He woke up naturally at 7:00 in the morning. The sun was beginning to peer through his blinds and daylight started to present itself to his eyes. Woken up at the end of a sleep cycle and not jarred awake during REM, he felt completely rested and refreshed, ready to tackle the day.
He’d normally wake up to his phone’s alarm at 6:45 a.m. He’d then practice his morning ritual of turning off his alarms every five minutes, set from the 6:45, “I’ve got plenty of time to get ready for work,” to the 7:15, “Oh shit, I’m going to be late.”
This day, however, was unusual. His phone’s alarm did not go off. In fact, when he reached over to his nightstand, he couldn’t find his phone. It must’ve somehow fallen off in the middle of the night.
Perhaps then, it was a good thing his body no longer let him sleep in late. After two years of working life, his biology had conditioned itself to wake up early, every work day and even every day he had off. Gone were the college days of getting up past noon, to roll out of bed and go to Chipotle for breakfast. A new era had ushered itself in, a time in which he couldn’t even sleep in past nine.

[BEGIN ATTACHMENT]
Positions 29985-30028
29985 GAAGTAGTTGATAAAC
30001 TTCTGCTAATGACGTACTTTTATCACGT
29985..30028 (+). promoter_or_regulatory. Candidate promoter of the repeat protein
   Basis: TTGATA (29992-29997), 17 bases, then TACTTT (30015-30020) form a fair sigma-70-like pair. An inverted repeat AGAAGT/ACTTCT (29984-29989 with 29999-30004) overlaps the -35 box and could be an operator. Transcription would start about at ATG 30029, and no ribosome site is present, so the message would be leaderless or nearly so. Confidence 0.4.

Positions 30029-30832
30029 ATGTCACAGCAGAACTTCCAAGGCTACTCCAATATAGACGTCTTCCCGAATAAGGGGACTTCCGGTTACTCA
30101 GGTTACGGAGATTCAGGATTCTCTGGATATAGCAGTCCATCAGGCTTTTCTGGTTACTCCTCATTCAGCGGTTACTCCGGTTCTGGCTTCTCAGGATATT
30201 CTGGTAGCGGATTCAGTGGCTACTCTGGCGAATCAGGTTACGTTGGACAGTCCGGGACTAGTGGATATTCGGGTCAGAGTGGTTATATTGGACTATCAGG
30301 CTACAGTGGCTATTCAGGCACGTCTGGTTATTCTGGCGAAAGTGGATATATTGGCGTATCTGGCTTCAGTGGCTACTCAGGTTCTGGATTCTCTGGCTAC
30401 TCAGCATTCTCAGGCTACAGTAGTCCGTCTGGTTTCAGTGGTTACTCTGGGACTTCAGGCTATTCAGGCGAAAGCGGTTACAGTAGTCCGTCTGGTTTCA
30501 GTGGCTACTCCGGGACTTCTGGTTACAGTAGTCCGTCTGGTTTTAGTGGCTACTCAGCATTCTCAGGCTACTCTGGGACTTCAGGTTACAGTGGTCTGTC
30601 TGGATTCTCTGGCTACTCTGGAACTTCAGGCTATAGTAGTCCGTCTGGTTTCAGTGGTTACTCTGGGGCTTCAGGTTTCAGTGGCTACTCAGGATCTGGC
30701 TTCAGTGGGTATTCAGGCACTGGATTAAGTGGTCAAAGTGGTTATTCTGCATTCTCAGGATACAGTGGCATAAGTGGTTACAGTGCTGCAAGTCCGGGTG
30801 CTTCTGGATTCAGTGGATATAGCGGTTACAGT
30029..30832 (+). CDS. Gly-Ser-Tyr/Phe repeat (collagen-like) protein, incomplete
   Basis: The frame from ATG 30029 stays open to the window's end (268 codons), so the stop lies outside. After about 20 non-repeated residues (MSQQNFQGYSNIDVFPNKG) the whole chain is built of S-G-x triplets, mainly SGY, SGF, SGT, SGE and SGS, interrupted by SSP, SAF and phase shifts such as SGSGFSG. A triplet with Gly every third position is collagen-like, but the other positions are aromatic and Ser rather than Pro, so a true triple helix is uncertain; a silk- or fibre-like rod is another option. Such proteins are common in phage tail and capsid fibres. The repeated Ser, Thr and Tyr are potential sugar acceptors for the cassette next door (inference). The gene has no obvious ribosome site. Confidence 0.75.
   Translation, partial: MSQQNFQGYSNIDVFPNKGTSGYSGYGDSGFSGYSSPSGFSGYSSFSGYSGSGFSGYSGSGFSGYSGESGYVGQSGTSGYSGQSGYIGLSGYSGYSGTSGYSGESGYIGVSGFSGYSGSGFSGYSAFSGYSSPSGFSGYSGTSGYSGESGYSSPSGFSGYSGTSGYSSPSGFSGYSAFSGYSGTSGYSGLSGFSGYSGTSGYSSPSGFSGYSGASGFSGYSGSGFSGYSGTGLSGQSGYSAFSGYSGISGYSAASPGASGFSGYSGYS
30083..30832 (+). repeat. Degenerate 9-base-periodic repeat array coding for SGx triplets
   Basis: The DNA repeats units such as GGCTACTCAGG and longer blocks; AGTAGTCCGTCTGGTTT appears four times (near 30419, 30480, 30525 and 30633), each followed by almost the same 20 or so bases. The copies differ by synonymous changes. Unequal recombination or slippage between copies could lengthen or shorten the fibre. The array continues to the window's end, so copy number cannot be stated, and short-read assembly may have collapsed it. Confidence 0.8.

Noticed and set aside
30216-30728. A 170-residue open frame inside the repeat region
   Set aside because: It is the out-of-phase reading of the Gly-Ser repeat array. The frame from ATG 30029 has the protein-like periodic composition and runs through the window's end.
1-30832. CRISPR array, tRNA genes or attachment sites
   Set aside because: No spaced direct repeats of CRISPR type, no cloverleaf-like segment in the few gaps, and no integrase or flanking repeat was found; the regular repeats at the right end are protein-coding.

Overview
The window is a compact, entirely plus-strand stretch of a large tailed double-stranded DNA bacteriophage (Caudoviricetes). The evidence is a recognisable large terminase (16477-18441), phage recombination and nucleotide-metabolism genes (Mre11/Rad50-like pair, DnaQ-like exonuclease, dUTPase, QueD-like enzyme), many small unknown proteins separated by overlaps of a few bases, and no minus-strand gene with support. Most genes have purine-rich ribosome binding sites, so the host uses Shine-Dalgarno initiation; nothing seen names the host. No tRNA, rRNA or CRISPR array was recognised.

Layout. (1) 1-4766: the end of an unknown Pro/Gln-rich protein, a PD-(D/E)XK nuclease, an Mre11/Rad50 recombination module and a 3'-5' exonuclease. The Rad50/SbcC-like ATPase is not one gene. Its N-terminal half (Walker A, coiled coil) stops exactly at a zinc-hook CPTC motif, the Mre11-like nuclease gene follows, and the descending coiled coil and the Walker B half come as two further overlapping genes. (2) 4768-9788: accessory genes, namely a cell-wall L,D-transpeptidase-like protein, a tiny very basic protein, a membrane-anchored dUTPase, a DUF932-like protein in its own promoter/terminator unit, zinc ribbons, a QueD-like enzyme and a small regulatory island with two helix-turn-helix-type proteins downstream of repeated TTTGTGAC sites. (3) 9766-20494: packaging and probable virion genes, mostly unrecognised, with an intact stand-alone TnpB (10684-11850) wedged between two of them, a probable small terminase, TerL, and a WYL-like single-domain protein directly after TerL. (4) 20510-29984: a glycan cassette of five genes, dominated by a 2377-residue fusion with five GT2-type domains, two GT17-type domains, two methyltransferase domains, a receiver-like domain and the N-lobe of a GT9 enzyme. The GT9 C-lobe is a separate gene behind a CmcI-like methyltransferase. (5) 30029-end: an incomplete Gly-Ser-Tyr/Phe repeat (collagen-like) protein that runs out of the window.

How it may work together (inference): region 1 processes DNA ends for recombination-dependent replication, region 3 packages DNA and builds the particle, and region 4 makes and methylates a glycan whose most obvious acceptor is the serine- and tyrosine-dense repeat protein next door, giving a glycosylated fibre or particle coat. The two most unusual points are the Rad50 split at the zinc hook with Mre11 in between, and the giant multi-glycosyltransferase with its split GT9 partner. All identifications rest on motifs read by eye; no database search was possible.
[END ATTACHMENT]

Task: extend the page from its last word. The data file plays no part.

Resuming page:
He rose out of bed and checked the floor around his nightstand, looking for his phone. To his irritable astonishment, he couldn’t find it. His routine had now been thrown off – how was he supposed to spend the first five minutes of his morning checking Snapchat, text messages, and social media while still in the comfort of his bed? He needed this to prepare for a 9-hour day filled with 50% productivity.
After spending 30 minutes looking for his phone, panicking, getting frustrated, and growing pissed, he had no other choice but to head into work and leave his phone behind. He had an 8:30 he had to participate in, and then he wondered who the hell schedules 8:30 calls (must be those Eastern Time Zone bastards).